Orion Sky Lawlor
Department of Computer Science, University of Alaska at Fairbanks
As this is the first day, this was a short lecture.
The earliest machines, like small embedded machines today, had no operating system. Without an operating system, the main program must talk directly to the hardware, and must do everything itself without help; but also has complete freedom to run the machine however it likes.
Operating systems serve a variety of purposes, but they boil down to two somewhat incompatible goals. First, operating systems provide huge quantities of utility routines and libraries to make systems easier to program. Second, operating systems are designed to keep the machine running even when programs go bad.
Note that different operating systems put different emphasis on these features. The classic MacOS, for example, provided amazing quantities of utility routines, but almost zero security--a classic MacOS program could do almost anything to the machine, and the operating system would not interfere. Microkernel implementations, by contrast, are almost pure security--the OS kernel starts processes and manages how they interact, but all interesting processing is left to user code.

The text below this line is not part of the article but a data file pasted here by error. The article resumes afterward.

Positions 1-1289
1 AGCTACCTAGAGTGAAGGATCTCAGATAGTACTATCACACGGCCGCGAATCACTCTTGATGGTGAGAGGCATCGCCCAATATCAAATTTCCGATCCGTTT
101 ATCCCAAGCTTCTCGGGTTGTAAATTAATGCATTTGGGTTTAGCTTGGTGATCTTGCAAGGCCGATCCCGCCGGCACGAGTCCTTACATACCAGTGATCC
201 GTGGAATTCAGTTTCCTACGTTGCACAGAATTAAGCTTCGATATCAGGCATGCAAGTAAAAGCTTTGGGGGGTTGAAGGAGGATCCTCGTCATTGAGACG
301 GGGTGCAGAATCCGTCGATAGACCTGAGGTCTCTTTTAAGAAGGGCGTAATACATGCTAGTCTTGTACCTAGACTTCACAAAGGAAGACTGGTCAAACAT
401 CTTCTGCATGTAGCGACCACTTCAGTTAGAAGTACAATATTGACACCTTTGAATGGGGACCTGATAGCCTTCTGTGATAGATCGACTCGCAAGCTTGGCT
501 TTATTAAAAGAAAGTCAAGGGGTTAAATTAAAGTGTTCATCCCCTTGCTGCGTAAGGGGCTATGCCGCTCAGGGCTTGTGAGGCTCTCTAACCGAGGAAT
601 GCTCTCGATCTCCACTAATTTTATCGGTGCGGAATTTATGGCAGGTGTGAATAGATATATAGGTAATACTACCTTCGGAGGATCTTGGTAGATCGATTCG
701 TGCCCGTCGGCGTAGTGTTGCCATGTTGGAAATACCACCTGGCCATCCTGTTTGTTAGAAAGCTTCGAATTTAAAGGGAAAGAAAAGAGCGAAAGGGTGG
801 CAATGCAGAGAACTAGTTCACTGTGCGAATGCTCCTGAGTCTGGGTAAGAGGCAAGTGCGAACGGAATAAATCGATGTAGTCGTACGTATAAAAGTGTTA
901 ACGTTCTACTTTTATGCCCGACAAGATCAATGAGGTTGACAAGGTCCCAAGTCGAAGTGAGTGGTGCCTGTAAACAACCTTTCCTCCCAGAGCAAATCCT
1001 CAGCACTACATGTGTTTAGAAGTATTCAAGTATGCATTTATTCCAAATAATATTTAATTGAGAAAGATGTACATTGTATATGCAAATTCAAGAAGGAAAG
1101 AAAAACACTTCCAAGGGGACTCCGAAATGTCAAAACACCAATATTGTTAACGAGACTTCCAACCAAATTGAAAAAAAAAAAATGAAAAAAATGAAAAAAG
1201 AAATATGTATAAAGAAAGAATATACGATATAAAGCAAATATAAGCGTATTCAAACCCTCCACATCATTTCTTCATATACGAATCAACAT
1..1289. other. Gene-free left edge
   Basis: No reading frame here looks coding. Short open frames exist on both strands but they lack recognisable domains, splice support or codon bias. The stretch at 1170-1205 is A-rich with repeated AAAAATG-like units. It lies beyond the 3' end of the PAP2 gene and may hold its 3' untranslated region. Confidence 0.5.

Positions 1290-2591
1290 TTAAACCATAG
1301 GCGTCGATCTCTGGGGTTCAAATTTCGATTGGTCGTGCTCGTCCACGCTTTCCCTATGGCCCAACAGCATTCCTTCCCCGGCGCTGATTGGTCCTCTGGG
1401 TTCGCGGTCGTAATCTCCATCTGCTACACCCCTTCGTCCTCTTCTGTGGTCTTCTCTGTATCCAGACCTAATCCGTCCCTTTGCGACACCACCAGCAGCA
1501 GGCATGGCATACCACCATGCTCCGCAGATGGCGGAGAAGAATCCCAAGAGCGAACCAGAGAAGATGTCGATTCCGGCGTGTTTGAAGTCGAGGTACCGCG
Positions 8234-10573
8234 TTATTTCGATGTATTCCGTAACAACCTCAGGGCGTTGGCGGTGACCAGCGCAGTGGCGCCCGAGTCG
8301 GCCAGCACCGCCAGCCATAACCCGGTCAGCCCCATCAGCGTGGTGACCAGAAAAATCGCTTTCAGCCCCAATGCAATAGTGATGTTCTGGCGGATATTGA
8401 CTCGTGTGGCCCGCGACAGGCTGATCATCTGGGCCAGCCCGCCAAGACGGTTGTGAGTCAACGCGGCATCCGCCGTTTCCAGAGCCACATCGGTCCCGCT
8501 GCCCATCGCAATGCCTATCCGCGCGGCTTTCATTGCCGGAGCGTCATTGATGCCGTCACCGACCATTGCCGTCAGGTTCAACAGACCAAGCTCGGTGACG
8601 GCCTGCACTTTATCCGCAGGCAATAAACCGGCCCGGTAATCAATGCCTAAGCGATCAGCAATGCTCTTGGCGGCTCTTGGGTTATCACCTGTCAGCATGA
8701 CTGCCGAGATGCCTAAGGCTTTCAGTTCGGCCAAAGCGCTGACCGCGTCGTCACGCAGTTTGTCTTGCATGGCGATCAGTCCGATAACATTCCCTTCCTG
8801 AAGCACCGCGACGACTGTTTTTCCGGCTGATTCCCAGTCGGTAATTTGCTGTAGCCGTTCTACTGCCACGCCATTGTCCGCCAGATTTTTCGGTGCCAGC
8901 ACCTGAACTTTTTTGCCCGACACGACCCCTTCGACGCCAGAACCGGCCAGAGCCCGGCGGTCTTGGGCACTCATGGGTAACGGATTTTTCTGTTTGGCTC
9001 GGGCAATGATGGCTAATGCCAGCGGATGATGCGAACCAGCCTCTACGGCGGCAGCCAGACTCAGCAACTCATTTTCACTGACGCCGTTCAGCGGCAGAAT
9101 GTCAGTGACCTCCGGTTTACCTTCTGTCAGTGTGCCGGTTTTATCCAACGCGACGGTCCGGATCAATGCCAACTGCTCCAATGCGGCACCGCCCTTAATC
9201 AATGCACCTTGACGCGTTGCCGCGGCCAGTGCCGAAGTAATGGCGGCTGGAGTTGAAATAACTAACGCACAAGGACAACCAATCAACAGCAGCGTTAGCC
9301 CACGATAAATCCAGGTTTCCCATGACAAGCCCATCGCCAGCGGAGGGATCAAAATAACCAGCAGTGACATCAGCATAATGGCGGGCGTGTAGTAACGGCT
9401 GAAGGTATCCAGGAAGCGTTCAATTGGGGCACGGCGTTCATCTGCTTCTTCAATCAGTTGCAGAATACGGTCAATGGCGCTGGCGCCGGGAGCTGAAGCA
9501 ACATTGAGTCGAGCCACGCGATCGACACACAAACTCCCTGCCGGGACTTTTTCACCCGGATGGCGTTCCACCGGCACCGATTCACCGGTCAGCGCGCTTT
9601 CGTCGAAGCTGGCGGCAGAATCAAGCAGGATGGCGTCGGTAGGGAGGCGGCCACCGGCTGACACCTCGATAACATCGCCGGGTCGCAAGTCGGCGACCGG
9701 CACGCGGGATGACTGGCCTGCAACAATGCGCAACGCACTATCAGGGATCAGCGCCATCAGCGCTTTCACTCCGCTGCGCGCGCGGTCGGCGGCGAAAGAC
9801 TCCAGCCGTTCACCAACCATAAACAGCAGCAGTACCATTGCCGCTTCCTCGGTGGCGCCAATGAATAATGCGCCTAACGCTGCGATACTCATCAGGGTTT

Without an operating system, to talk on the network you'd have to directly manipulate the network hardware; receive, reassemble, retransmit, and acknowledge individual network packets at the network, IP, and TCP levels; and perform all the other low-level processing needed for this task. But with an operating system, to talk on the network you just call a simple, standard set of routines such as BSD sockets.
Hardware-related tasks the operating system makes much easier include:
Software-related tasks the operating system makes easier include:
The other major task of an operating system is, paradoxically, to restrict the capabilities of programs. That is, the OS is designed to limit the damage a program can cause. On a multi-user machine, this is clearly necessary--otherwise anybody could trash anybody else's files. On a single user machine, it's not so clear why this is needed. However, protection does make developing programs easier, because a runaway program can't crash the machine. Protection also helps restrict certain kinds of malicious software--for example, memory-resident viruses, common in the days of MS-DOS, no longer affect modern operating systems because of memory protection.
The protection aspect of operating systems applies to:
Overall, operating system protection adds complexity and slows down processing, but it makes for a more reliable system. Note that because the operating system can't completely check the format of data coming in over the network, there are still a variety of security problems that the operating system cannot address.
April 27, 2005